Faculty Profile: William McCoy
- Bill McCoy joined the History Department at ENC in 2008. He brings expertise in African, modern European, and missions history. McCoy is completing his doctorate in African history at Boston University, which has one of the premier programs in that field. His dissertation examines the history of leprosy care in southern Africa, with particular emphasis on missionary activities and the history of humanitarian aid in the region. He has presented papers on his research in a variety of venues including the meetings of the American Historical Association, the Conference on Faith and History, and the Yale-Edinburgh Group on the History of the Missionary Movement and World Christianity. The paper he presented at the Yale-Edinburgh meeting, entitled “Leprosy, Piety, Identity: The Mbuluzi Leprosy Hospital as Informal Pilgrimage Site” will be published in the April 2014 issue of Studies in World Christianity. In 2009 the Coalition of Christian Colleges and Universities and the Nagel Institute for the Study of World Christianity selected McCoy to participate in a summer faculty development workshop in the cities of Johannesburg and Cape Town, South Africa on “Public Theology: The South African Experience.” Professor McCoy currently teaches The West in the World Since 1500, Africa in World History, Twentieth Century Genocide, and survey courses in European and World history. He has also led two travel courses to Swaziland themed around the History of Medical Missions.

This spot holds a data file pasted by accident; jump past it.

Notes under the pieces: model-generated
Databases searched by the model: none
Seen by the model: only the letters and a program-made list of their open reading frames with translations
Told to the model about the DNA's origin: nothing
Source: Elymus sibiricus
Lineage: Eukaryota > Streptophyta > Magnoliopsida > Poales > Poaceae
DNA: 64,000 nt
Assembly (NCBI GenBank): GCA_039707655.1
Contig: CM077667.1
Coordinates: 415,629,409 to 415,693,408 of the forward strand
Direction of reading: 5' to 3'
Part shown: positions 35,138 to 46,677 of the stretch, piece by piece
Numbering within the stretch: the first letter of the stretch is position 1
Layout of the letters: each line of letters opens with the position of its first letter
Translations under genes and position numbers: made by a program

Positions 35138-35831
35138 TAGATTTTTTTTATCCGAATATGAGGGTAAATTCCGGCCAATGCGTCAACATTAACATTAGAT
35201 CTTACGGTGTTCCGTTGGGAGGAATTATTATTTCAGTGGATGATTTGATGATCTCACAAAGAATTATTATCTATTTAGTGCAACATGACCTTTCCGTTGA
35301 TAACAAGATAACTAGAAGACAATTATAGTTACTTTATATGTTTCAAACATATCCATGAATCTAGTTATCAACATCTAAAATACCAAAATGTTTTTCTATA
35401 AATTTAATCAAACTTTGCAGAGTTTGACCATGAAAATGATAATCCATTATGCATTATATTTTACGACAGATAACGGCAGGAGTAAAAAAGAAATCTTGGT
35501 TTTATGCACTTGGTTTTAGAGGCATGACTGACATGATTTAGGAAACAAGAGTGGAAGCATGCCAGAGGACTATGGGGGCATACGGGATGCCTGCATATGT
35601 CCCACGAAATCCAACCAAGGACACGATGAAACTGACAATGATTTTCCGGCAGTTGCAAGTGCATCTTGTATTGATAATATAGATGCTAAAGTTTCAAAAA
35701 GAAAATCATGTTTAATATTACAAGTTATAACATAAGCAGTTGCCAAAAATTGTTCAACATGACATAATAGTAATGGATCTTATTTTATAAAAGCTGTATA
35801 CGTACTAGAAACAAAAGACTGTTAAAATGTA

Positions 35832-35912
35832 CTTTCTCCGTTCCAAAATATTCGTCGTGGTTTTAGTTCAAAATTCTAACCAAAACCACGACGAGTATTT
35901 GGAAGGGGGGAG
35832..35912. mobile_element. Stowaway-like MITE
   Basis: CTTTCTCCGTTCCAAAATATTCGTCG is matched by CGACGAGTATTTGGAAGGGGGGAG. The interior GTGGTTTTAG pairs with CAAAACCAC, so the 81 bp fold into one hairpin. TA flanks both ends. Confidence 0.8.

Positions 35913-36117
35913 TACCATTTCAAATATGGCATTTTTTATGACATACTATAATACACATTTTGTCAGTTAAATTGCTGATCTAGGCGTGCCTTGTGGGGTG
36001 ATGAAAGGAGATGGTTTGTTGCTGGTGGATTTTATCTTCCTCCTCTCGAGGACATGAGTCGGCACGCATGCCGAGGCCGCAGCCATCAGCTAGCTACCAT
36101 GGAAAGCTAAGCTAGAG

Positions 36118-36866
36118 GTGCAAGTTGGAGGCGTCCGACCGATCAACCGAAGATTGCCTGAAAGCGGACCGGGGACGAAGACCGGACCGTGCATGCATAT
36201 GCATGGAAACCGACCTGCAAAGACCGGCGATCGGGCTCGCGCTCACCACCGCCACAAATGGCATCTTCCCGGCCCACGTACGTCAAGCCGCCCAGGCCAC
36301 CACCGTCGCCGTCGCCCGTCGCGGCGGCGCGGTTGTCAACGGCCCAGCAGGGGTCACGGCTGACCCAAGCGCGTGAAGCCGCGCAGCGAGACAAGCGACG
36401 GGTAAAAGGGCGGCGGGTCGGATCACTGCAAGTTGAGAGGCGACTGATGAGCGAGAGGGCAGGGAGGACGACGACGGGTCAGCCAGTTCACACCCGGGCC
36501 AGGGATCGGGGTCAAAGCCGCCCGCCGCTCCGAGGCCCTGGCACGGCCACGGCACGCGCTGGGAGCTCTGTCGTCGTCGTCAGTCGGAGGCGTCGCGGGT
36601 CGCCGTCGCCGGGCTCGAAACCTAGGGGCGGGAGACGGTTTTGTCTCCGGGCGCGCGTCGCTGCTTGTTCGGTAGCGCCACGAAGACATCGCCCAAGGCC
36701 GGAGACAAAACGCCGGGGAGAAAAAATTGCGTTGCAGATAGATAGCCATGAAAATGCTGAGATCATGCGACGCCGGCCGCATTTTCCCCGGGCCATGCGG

- Watch Professor McCoy's presentation at the 2014 Academic Symposium entitled "The Swaziland Leprosy Survey".
- 2014 - Publication of “Leprosy, Piety, Identity: The Mbuluzi Leprosy Hospital as Informal Pilgrimage Site” in Studies in World Christianity (forthcoming, April 2014)
2012 - American Historical Association & Conference on Faith and History paper presented, “We are thrown away”: The Language of Leprosy and the Founding of the Ncabaneni Leprosy Settlement”
2012-2013 - Book review essays in Fides et Historia
2010 - Research seminars presented to the University of Swaziland Faculty of History